I cannot stress enough how important meal planning is when camping with kids. It can take longer to cook things on a camp stove or over a campfire than at home, and kids (at least mine) have no patience. You can’t go wrong with basics like cereal for breakfast and sandwiches for lunch. Lots of snacks (chips, cookies, fruit, veggies) will fill in the gaps until dinner. Getting the kids involved in coming up with some meal ideas ahead of time will also get them excited for the adventure.

Some pro camp food tips I’ve picked up over the years include:

  • Cook dinners at home before you go and freeze them in containers/storage bags. Once you’re at your site, you only have to heat and eat, and they double as an ice block in your cooler.
  • Do not plan to cook dinner your first night. You’re going to be worn out from the trip and setting up your gear, and the last thing you’ll want to do is cook dinner as the sun is setting. Stick with something easy the first night.
  • Costco sells huge packages of precooked bacon. Take the precooked bacon. You won’t be dealing with grease in potential bear country, and you can scramble up your eggs that much quicker in the morning.
  • Use blocks of ice instead of cubes. When packing your cooler, put a layer of blocked ice on the bottom. This will stay colder and last much longer than cubes.
  • Skip the bottled water. If you’re camping at a provincial park, you’re mostly safe to drink the water. There may be a water advisory where you’re heading, so it’s always best to check before heading out. If you’re heading backcountry camping, a water filtration system is worth the investment so you’ve always got safe drinking water without the weight (and waste) of packing in your own water.
  • Don’t be afraid of disposable. If you don’t want to mess about with dishes while camping, there’s no shame in taking along disposable plates and cutlery. (Plus, you can burn paper plates in your campfire.)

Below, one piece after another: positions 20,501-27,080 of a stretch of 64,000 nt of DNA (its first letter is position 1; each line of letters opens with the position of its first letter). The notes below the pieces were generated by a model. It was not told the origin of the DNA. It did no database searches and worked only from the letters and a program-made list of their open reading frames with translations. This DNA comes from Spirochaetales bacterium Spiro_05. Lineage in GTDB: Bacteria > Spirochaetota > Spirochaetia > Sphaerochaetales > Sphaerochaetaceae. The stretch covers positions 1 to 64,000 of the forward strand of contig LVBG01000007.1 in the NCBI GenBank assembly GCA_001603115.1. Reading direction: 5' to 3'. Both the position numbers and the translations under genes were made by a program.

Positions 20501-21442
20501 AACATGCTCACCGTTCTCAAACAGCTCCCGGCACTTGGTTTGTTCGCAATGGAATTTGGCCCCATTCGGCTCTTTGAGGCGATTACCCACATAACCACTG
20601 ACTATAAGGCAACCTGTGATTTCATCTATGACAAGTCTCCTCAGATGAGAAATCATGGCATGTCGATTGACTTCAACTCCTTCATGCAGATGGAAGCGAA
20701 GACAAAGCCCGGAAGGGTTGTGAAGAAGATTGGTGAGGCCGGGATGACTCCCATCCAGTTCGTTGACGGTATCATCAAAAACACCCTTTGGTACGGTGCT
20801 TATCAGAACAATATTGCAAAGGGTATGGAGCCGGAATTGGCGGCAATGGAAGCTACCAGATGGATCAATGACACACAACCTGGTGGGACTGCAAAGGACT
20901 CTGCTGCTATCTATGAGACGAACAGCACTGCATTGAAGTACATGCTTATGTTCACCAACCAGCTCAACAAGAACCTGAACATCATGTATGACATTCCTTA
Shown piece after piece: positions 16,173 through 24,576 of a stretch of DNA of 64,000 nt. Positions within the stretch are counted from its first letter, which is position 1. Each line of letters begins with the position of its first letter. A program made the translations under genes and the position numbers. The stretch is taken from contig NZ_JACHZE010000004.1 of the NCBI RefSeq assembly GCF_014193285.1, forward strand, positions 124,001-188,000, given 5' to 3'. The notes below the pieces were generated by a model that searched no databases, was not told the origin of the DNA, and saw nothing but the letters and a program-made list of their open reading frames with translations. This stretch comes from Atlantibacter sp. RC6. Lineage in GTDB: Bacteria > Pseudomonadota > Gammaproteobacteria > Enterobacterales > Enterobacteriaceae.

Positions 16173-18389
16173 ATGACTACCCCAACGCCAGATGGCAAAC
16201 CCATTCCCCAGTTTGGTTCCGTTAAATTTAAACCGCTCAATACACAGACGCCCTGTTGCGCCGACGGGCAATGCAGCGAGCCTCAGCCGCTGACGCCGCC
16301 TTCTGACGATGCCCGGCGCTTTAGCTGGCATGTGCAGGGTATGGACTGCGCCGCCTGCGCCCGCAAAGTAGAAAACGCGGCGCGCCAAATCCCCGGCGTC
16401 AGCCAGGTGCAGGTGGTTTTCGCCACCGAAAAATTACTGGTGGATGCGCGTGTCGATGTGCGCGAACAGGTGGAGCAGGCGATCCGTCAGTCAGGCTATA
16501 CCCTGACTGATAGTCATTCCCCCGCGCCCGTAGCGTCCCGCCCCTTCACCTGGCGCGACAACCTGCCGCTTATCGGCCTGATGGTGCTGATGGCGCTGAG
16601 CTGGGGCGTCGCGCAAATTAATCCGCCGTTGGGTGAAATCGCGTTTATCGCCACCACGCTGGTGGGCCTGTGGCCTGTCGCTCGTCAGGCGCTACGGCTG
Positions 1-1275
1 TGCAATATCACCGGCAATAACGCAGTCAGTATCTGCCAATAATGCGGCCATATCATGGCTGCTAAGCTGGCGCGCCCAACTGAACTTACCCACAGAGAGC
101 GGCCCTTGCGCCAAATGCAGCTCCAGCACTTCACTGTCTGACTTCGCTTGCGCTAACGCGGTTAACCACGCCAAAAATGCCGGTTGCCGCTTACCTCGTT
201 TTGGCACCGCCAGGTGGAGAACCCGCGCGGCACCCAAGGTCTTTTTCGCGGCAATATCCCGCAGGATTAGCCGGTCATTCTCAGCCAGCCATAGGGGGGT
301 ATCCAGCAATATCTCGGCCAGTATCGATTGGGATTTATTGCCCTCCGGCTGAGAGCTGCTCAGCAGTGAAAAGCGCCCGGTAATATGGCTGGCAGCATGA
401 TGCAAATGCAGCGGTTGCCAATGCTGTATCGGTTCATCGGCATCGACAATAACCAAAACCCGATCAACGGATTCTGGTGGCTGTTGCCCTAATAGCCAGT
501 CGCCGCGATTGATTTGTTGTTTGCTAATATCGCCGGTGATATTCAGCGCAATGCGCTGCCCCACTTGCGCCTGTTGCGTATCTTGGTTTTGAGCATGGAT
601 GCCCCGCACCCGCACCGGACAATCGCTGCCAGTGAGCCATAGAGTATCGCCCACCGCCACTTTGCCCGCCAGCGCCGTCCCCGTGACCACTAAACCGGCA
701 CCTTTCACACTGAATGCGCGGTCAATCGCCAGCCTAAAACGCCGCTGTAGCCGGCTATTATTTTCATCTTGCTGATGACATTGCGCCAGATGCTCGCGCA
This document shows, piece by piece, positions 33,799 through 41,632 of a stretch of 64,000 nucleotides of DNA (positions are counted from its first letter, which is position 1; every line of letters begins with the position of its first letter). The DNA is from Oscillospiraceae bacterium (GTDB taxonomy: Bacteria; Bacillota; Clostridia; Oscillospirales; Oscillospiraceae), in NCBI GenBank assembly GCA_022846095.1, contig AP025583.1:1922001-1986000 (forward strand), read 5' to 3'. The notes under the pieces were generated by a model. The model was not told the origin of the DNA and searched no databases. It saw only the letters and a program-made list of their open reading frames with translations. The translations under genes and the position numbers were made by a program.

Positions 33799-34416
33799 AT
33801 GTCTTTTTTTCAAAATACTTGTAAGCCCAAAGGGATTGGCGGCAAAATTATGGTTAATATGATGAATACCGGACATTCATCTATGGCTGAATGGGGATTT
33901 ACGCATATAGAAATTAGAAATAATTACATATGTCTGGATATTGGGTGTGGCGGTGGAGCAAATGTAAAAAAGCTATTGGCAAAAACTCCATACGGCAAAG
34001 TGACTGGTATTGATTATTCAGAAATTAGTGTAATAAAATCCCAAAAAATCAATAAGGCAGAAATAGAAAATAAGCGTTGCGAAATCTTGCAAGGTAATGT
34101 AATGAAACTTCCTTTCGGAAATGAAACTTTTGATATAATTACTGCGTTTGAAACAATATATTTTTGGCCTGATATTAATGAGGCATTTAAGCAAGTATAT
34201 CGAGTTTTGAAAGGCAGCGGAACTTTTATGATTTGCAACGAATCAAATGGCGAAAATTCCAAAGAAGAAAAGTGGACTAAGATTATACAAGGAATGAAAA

• Camp food doesn’t have to be boring. Finally, there are so many delicious recipes available online for camp food – whether you’re cooking foil packets on the fire or want something you can walk about with – don’t be afraid to settle for boring food just because you’re camping.

Plan activities

If your kids think they’re “bored” at home, just wait until they’re out in nature, with nary a Netflix show in sight. This is why it’s important to plan activities to keep them busy. Card and board games are always a favourite, as are things like lawn darts or croquet. Check out maps ahead of time to see if there are any hiking trails around.

Provincial parks often run daily visitors programming geared towards families that is informative and fun. At some places you can rent canoes, kayaks, paddle boats, or even bicycles. Some parks have playgrounds (always a must, for our family) where kids can play and make new friends. One thing we’ve found helpful as our kids have gotten older is a good set of walkie talkies. They can have a bit of freedom around the park, and we can check in regularly.

You don’t have to plan every minute – otherwise it won’t be a relaxing vacation – but make sure you have a few fun activities in your back pocket to keep them entertained should boredom set in.

More tips for camping with kids

This certainly isn’t an exhaustive list, but is what our family (and friends) has found helpful while camping with kids. (And camping with a baby is a whole other ballgame.) Some other tips to consider for a smooth experience camping with kids include:

  • Pack a favourite toy
  • Practice camping in the backyard at home
  • Get kids involved in packing, setup, and tear down
  • Dress in layers
  • Anticipate (and prepare for) potential challenges
  • Don’t forget safety
  • Keep a positive attitude
  • Be flexible
  • Embrace the dirt!